|The Preference Provides||Tax Type||Est. Beneficiary Savings in 2015-17 Biennium|
|A leasehold excise tax (LET) exemption to people and businesses that lease public property in a public facilities district (PFD).||Leasehold Excise
|Public Policy Objective|
|The Legislature did not state the public policy objective. JLARC staff infer the policy objective was to provide the same LET treatment to other county and city PFDs and facilities that the Legislature had provided to CenturyLink and Safeco Fields.|
Legislative Auditor’s Recommendation: Review and Clarify
To provide a performance statement that includes a public policy objective and specifies metrics to determine if the objectives have been achieved, and to add reporting or other accountability requirements to provide better information on the use of the preference.
Commissioner Recommendation: The Commission endorses the Legislative Auditor’s recommendation without comment.
This preference exempts people and businesses that lease public property in a public facilities district (PFD) for 30 or more consecutive days from paying a leasehold excise tax. A “leasehold excise tax” (LET) is a tax that private parties pay in lieu of property tax to use or lease publicly owned property. (Please see the Other Relevant Background section for additional detail on the leasehold excise tax.)
Facilities that qualify for this preference include sports arenas, entertainment venues, conference and convention centers, and special events facilities located throughout the state. Examples of people or businesses that might lease these facilities include:
Leases of public facilities in PFDs for periods less than 30 consecutive days are exempt from LET under a separate statute. JLARC staff reviewed this preference in 2012.
This preference does not apply to CenturyLink Field and Exhibition Center and Safeco Field. The Legislature created separate LET preferences specifically for those facilities. Summary information about these preferences was included in the 2014 Expedited Tax Preference Report.
All publicly owned property in Washington is constitutionally exempt from property taxation.
While the publicly owned property is exempt from property tax, questions remained on how to handle taxation when a private party leased that public land. The Legislature enacted the leasehold excise tax in 1976 to address the issue of how to tax benefits received by private lessees of property that is owned by the public.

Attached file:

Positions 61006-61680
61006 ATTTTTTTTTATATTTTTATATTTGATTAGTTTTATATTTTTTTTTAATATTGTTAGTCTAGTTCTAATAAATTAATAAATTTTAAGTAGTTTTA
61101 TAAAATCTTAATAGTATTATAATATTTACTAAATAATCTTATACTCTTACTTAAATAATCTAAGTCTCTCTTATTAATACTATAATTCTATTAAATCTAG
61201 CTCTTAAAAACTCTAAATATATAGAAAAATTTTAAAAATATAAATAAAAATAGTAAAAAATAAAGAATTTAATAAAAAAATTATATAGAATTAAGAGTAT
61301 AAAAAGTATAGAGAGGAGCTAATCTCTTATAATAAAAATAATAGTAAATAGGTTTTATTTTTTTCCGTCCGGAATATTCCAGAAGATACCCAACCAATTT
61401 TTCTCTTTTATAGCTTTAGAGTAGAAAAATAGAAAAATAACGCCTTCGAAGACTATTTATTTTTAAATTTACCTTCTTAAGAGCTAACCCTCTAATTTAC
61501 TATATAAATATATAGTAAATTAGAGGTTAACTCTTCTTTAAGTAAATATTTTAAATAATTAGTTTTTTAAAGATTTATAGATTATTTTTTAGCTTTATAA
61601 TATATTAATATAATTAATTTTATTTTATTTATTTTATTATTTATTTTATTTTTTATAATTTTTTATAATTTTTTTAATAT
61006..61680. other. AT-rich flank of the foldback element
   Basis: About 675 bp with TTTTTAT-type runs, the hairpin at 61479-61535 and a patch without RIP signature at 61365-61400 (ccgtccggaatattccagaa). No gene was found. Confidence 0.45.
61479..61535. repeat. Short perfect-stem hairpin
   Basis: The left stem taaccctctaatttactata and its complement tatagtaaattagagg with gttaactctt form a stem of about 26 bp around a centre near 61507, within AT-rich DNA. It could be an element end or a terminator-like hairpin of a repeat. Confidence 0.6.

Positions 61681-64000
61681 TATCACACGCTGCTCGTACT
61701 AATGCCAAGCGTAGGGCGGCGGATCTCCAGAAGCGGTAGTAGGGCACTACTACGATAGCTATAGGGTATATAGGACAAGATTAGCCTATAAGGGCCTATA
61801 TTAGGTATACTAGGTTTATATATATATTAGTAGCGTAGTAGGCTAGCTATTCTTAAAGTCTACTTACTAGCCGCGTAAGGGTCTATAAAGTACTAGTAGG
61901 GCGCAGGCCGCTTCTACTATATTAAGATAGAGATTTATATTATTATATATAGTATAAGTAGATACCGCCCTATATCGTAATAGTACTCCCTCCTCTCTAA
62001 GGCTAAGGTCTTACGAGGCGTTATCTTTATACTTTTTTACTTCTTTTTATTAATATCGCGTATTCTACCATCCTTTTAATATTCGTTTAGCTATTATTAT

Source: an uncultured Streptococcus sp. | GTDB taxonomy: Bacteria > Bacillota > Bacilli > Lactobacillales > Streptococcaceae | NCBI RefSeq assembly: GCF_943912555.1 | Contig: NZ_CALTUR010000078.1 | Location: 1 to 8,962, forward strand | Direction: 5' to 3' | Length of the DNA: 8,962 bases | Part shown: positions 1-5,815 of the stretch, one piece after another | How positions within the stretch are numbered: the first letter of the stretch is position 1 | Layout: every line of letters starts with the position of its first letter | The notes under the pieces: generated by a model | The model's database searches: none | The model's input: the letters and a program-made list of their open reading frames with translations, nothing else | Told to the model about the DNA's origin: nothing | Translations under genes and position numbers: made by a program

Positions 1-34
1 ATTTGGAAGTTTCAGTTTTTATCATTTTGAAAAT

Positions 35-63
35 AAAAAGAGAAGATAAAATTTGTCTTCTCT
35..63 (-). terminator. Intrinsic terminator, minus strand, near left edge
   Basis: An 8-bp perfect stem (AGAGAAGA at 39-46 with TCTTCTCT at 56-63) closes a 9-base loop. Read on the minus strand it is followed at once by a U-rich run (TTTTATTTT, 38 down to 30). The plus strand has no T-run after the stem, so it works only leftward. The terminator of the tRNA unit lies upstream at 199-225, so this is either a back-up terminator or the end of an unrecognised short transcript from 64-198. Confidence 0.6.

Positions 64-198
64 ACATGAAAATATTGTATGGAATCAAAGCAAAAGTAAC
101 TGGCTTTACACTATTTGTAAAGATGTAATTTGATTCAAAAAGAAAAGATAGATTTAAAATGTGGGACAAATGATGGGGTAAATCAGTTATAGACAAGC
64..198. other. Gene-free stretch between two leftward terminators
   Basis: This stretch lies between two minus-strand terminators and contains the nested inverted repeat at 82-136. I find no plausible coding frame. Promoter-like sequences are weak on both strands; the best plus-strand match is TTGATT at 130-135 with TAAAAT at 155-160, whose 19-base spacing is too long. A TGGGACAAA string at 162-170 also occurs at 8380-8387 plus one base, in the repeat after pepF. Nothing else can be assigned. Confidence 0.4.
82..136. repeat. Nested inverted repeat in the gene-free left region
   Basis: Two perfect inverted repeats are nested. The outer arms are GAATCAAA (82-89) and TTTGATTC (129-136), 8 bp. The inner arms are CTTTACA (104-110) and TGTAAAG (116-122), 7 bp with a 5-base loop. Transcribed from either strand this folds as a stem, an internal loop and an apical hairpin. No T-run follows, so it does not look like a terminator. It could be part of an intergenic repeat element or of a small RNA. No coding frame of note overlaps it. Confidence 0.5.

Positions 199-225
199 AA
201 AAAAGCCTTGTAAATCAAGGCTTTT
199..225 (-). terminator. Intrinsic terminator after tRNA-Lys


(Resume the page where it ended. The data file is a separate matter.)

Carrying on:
When the Legislature initially enacted the leasehold excise tax (LET), it provided 11 exemptions from the tax for private leasehold interests in public property. The legislation did not provide any specific policy objectives for these exemptions. JLARC staff reviewed two of these initial exemptions in 2012: a LET exemption for private leases of publicly owned property when taxable rent was less than $250 per year and a LET exemption for leasehold interests for less than 30 contiguous days.
The Legislature first authorized counties to create public facilities districts. The legislation related to construction and funding of the Washington State Convention and Trade Center in King County and also authorized a new public facilities district (PFD) in Spokane County for construction, financing, and ownership of a new public assembly facility (now Veterans Memorial Arena).
The Legislature did not provide a LET exemption for leasehold interests associated with these PFDs.
The Legislature passed legislation to help fund construction of a baseball stadium (Safeco Field).
The legislation included a new LET exemption for businesses leasing space at Safeco. Specifically, the bill provided an exemption from LET for leasehold interests in public or entertainment areas in a baseball stadium meeting certain criteria and constructed on or after January 1, 1995.
The Legislature authorized creation of a public development authority (PDA) to facilitate funding, construction, and operation of a stadium and exhibition center (CenturyLink Field). A PDA is similar to a PFD but is created by a city, town or county to carry out a single, specific project.
The legislation included a new LET exemption for businesses leasing space at CenturyLink. Specifically, the bill provided an exemption from LET for leasehold interests in public or entertainment areas of a stadium and exhibition center constructed on or after January 1, 1998.